Enormous, fluffy, gorgeous spring dresses flanked by dapper gentlemen dressed in their Sunday best. On the sidelines politicians stumped and while crowds flocked to food, drink and fellowship. The …
Enormous, fluffy, gorgeous spring dresses flanked by dapper gentlemen dressed in their Sunday best. On the sidelines politicians stumped and while crowds flocked to food, drink and fellowship. The whole town, nay, the entire county looked forward to this day.
It sounds like a movie script. But this in fact was May Day, once the highlight of the Baldwin County social calendar.
May Day is celebrated in many cultures around the world for several different reasons. In the U.S. the event heralded the coming of spring. There was dancing, singing and the choosing of the most important participants of the day: the May Day Court.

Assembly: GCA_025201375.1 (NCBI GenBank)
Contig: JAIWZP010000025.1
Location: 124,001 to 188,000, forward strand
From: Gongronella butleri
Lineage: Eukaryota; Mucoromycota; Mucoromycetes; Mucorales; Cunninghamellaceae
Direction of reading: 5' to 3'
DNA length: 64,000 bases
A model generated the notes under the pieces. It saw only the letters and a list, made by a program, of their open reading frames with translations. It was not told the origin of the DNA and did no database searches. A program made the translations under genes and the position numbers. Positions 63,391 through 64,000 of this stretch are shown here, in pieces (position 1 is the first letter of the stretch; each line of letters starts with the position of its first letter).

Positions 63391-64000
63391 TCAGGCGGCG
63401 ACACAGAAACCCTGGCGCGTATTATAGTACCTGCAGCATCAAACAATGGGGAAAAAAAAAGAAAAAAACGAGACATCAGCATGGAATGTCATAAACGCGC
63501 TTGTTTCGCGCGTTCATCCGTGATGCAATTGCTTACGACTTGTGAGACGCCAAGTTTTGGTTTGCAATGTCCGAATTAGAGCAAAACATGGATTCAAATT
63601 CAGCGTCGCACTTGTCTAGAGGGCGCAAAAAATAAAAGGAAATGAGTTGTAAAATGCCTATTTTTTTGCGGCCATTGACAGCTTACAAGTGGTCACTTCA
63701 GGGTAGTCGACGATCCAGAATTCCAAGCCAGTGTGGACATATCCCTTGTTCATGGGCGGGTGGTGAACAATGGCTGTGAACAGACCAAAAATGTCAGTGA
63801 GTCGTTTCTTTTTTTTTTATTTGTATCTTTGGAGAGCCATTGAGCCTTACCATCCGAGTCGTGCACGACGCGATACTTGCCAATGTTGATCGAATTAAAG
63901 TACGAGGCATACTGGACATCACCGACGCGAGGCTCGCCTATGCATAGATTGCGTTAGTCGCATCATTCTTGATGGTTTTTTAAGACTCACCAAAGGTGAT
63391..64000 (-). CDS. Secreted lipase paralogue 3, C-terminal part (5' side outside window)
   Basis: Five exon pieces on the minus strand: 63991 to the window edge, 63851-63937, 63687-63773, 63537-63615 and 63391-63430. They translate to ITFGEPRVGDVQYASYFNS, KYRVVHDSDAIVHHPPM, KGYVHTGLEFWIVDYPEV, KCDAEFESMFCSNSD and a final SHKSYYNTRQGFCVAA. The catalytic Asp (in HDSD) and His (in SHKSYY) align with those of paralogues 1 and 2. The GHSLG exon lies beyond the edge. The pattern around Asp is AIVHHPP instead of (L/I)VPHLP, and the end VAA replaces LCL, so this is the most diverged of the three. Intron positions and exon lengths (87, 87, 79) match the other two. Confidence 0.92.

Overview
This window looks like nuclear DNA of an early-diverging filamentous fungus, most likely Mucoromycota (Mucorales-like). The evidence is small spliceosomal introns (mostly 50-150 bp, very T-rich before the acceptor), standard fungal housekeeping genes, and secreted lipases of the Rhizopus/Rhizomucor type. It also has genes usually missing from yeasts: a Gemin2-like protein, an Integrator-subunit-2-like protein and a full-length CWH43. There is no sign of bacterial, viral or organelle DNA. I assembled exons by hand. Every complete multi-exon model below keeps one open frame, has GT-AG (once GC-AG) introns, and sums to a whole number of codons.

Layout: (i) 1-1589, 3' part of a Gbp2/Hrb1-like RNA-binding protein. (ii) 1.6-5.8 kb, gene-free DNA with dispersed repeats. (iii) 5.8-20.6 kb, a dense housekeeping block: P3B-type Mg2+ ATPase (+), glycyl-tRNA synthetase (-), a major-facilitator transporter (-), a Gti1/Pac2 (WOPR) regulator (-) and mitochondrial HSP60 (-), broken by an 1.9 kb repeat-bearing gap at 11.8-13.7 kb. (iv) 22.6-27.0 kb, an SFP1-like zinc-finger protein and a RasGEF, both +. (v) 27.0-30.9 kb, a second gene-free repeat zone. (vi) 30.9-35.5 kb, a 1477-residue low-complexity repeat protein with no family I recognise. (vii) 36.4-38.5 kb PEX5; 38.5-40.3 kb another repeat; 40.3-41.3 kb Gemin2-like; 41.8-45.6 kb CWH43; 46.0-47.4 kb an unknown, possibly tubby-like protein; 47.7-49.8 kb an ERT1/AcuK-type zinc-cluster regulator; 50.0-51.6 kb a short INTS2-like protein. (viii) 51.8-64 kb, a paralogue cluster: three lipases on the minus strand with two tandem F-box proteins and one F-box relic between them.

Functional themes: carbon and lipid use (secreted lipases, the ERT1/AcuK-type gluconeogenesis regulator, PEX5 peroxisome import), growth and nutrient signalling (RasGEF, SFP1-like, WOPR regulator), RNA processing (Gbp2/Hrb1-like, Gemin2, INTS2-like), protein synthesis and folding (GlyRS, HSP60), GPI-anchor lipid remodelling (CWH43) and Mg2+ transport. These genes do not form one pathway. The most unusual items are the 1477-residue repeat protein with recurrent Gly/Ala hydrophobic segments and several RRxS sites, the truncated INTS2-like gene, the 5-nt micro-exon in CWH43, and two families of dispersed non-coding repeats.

Every school in Baldwin County sent representatives to the court. There was a dance around the May Pole and a queen was named.
“It was a really big deal for the Baldwin County schools,” said Mickey Boykin, a volunteer at the Daphne History Museum. “But the demographics have changed. It’s just not feasible anymore.”
The first May Day was held, at Daphne’s May Day Park, in 1907. The tradition began to sputter out in the late 1960s.
Now, folks who remember those celebrations have become nostalgic and suggested bringing the event back. Unfortunately a modern incarnation of the tradition has never made it past the hopeful planning stages.
“It was wonderful,” Boykin said. “But I think we may have moved on.”
The museum, located at 405 Dryer Ave., is home to an entire collection of May Day memorabilia, including photos, videos of the May Pole dancing, a May Pole and the elegant dresses the women and girls wore.
Visit the museum to see these and other great memorabilia from Daphne History. The museum is open Fridays, Saturdays and Sundays from 1 to 4 p.m.